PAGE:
No, you’re acknowledging that what you’re doing is work. That what you’re doing is in fact hard. At the same time, while you recognize the challenge you’re taking on, you’re allowing it to be hard. You’re not trying to change it. You’re not walking away from it. You’re not trying to negotiate it down or bargain your way out of it.
You’re allowing your change to be hard and you accept it. And this is subtle, but it’s so important. The way you talk to yourself through change, it matters. When you’re faced with decisions that run directly counter to the goals you set for yourself, how you talk to yourself matters a lot.
The sentence is you say to yourself when your friends open that bottle of wine will either create resistance for you, and you’ll find yourself drinking a glass. Or your sentences will create willingness, and you’ll stare that discomfort in the eye, allow it to sit there with you, and be uncomfortable. And you will say no to the wine like you planned. This is huge.
You’re carrying those feelings with you. You allow the negative feelings to be there because they’re going to anyway. And you counter that with a willingness to accept it. You allow both, willingness and discomfort. You allow it to feel uncomfortable. But you don’t let that stop you from doing what you set out to do.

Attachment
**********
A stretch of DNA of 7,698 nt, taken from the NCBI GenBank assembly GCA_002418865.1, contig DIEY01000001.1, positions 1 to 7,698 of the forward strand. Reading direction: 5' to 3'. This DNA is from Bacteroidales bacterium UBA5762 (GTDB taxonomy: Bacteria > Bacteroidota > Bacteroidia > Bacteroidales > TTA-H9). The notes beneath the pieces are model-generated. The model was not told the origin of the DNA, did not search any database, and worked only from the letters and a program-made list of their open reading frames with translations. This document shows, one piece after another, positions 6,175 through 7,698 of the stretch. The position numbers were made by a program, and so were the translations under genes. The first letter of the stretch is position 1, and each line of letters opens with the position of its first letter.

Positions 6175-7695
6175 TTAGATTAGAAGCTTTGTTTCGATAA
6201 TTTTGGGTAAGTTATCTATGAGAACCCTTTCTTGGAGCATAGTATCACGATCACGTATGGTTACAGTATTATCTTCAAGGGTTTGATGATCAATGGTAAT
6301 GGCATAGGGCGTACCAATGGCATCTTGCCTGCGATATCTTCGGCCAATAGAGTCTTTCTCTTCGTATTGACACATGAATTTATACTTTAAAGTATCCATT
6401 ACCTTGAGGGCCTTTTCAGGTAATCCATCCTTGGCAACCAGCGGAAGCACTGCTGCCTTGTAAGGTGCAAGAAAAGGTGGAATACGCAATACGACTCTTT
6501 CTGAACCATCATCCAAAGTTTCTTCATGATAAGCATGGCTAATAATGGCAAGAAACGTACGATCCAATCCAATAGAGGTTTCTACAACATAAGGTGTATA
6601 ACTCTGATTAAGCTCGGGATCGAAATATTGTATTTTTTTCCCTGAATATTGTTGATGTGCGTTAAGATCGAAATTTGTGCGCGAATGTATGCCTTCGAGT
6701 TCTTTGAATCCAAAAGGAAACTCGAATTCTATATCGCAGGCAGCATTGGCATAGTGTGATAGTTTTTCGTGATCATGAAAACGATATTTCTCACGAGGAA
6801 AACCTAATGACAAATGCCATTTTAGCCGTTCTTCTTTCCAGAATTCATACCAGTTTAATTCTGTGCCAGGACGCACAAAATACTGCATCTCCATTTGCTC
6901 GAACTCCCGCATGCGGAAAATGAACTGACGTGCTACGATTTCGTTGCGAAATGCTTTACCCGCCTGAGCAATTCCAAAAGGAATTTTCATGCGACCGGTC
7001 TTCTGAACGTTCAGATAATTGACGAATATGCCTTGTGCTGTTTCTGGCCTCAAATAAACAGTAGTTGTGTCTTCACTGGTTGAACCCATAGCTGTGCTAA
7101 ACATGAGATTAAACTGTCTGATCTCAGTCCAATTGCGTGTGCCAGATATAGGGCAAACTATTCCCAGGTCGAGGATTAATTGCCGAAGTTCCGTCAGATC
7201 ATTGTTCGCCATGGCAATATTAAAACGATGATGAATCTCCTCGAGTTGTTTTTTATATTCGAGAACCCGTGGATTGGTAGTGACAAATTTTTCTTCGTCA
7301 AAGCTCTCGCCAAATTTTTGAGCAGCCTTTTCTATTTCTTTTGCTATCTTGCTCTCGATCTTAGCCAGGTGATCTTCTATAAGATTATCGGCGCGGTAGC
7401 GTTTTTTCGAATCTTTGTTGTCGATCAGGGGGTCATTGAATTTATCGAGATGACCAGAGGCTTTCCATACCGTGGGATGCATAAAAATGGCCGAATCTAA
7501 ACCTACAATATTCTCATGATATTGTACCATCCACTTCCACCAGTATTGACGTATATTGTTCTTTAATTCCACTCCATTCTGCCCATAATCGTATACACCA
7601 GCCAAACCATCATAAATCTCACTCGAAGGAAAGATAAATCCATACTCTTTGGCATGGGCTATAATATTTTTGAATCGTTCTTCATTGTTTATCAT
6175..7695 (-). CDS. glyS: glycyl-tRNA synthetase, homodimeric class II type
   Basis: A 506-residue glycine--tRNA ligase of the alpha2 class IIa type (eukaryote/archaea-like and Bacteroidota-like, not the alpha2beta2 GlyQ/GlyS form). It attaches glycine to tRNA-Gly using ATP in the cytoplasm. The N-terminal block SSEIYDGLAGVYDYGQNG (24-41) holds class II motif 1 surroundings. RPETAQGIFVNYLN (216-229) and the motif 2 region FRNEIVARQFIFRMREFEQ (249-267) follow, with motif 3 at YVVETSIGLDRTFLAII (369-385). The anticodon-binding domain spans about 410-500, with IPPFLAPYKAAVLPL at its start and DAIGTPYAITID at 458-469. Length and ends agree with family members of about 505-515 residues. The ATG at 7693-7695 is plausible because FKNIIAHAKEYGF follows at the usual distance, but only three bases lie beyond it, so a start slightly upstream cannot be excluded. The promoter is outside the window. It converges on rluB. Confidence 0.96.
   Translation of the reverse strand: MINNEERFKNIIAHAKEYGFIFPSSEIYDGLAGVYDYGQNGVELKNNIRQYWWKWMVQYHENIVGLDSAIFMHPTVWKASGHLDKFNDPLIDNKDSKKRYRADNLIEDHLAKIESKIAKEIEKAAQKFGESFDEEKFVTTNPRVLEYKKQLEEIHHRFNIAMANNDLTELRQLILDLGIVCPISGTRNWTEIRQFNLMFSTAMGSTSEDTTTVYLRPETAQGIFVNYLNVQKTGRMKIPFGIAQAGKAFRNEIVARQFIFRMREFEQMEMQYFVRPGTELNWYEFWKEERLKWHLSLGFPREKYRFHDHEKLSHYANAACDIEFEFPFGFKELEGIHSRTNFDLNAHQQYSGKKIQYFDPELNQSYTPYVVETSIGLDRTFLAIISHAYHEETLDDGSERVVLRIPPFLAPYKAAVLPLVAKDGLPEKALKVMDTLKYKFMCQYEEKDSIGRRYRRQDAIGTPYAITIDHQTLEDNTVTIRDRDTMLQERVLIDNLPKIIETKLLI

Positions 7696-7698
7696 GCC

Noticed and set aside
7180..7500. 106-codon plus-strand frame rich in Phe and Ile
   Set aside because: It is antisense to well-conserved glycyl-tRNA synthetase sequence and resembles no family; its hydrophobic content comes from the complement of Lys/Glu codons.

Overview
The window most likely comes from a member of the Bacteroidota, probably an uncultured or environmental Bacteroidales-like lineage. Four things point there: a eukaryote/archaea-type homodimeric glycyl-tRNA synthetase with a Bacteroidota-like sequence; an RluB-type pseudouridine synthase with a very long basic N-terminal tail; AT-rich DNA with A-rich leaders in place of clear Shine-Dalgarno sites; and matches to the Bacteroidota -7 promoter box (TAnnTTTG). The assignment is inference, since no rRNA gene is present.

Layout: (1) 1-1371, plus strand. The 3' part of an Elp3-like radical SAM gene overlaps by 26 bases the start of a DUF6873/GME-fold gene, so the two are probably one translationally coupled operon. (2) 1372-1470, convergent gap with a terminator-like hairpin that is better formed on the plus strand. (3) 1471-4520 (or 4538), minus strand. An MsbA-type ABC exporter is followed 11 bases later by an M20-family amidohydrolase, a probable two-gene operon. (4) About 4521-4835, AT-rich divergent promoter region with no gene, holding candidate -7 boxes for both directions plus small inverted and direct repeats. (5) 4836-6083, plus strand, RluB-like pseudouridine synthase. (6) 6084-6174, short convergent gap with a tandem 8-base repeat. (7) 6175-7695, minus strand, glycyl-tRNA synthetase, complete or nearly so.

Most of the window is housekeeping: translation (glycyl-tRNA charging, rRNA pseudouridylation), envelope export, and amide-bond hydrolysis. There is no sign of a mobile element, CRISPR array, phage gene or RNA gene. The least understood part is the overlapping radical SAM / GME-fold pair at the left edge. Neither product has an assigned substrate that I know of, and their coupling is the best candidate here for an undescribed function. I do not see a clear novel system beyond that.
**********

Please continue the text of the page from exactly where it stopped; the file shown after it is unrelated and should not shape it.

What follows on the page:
Because even though you feel discomfort, if you have a willingness to accept that discomfort, and still do the hard thing anyway, that’s when change happens. That’s when you’re on to something. So, stop waiting for that magic time when saying no to wine will feel easier. The more you put it off, the longer it will take.
Allow change to be uncomfortable. Be willing to feel the discomfort instead of resisting it. I cannot stress this enough. When you distract yourself by looking for ways to avoid the ick, you’re not changing. You’re just procrastinating and you’re not getting anywhere. Walk through it. That’s my term for what we do with the hard stuff. You walk right through it.
You create the feeling of willingness, you allow the discomfort, you walk through it, and you do what you set out to do. I hope this idea resonates with you the same way that it did with me. When I got really honest with myself, after hearing those words from my coach, I could see all the ways I was doing this in my life.